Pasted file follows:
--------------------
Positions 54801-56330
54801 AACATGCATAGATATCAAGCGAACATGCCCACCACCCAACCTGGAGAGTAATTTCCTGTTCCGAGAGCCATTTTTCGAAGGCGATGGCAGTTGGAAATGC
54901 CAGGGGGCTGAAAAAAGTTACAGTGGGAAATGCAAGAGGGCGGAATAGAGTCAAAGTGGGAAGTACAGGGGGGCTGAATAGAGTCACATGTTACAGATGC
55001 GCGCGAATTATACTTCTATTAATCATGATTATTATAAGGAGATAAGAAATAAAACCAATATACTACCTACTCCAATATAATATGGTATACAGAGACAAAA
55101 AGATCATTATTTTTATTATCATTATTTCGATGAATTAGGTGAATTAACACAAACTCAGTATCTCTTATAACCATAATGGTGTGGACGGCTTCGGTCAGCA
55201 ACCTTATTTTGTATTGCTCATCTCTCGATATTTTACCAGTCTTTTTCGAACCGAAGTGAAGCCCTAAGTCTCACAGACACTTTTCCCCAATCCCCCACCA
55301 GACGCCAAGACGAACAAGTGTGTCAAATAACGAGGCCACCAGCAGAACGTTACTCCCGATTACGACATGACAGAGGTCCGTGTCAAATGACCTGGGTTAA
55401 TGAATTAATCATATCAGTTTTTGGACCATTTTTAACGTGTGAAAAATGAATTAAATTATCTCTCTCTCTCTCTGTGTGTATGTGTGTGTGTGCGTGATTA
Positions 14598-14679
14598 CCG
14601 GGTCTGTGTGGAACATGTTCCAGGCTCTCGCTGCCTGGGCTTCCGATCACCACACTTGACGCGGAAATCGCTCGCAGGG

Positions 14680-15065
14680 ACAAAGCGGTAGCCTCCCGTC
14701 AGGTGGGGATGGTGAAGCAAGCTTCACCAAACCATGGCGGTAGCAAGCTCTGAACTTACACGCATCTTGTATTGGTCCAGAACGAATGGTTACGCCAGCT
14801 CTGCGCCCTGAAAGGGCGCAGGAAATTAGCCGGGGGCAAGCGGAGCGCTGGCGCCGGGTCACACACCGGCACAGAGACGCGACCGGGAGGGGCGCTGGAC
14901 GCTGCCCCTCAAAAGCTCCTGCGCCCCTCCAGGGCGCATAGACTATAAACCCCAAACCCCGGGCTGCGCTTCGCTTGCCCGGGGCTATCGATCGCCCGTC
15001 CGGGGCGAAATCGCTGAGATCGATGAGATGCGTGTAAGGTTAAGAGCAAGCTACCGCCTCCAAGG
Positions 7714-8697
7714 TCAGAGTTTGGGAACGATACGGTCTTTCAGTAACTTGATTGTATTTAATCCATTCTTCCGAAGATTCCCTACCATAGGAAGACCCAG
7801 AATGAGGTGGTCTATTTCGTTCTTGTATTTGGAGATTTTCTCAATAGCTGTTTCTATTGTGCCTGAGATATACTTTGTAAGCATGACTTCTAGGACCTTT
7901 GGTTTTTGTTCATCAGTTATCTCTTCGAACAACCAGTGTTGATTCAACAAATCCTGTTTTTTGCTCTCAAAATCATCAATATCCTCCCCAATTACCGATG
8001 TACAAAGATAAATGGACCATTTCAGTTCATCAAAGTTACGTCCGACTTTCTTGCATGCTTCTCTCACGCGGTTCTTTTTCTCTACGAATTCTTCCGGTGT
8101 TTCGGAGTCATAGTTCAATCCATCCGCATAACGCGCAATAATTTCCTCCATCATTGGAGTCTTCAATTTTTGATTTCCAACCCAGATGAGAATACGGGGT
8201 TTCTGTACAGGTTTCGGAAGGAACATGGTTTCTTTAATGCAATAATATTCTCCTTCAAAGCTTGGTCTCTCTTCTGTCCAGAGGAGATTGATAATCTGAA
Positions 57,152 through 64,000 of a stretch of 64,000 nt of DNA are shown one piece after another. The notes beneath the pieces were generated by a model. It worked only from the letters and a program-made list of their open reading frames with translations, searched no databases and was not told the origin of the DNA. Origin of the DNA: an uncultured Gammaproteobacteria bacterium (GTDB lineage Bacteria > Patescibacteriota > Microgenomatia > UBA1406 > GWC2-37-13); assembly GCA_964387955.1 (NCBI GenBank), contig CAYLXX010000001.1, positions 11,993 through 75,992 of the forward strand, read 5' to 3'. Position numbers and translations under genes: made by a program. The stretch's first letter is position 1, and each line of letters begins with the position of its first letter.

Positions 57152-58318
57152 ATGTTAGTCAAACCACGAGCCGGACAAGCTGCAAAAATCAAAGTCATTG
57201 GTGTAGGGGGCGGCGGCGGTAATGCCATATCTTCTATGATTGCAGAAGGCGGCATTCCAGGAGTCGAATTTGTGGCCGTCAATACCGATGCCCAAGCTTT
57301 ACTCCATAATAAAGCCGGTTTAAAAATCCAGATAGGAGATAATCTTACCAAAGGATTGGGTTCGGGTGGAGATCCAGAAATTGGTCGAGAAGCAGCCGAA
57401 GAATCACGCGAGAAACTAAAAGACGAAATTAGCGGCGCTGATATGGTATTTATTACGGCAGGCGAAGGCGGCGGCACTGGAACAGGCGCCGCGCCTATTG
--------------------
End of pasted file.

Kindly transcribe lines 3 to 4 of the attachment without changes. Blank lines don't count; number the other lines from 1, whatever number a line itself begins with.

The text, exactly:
54901 CAGGGGGCTGAAAAAAGTTACAGTGGGAAATGCAAGAGGGCGGAATAGAGTCAAAGTGGGAAGTACAGGGGGGCTGAATAGAGTCACATGTTACAGATGC
55001 GCGCGAATTATACTTCTATTAATCATGATTATTATAAGGAGATAAGAAATAAAACCAATATACTACCTACTCCAATATAATATGGTATACAGAGACAAAA